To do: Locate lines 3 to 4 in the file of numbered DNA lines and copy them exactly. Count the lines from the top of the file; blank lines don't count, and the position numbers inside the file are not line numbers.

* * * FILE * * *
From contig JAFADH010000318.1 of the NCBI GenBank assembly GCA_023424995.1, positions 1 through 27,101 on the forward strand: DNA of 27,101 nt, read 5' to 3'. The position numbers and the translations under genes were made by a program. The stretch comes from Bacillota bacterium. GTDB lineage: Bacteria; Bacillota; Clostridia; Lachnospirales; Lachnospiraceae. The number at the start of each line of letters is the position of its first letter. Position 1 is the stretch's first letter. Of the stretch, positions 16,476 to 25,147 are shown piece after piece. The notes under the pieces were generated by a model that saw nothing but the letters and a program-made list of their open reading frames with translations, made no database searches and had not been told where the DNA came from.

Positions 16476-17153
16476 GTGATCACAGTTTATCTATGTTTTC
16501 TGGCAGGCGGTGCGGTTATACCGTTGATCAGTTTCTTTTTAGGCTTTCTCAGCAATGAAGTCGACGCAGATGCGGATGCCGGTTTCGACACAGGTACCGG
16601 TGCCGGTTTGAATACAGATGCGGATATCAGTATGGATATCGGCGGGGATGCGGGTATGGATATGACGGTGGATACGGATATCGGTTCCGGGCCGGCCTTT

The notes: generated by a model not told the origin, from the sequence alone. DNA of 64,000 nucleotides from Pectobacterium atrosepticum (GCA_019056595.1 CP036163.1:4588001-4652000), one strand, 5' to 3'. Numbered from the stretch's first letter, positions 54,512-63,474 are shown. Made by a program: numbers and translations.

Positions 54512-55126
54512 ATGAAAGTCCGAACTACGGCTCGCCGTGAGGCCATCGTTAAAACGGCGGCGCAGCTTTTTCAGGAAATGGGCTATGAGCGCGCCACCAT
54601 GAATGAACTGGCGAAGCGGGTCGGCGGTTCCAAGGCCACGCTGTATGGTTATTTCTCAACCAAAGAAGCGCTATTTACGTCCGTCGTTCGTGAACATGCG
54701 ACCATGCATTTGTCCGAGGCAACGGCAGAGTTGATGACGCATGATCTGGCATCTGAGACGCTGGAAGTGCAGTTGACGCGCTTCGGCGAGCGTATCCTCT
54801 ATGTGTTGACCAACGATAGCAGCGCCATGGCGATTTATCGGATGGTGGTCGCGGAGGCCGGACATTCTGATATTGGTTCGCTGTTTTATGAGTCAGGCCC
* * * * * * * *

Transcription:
16476 GTGATCACAGTTTATCTATGTTTTC
16501 TGGCAGGCGGTGCGGTTATACCGTTGATCAGTTTCTTTTTAGGCTTTCTCAGCAATGAAGTCGACGCAGATGCGGATGCCGGTTTCGACACAGGTACCGG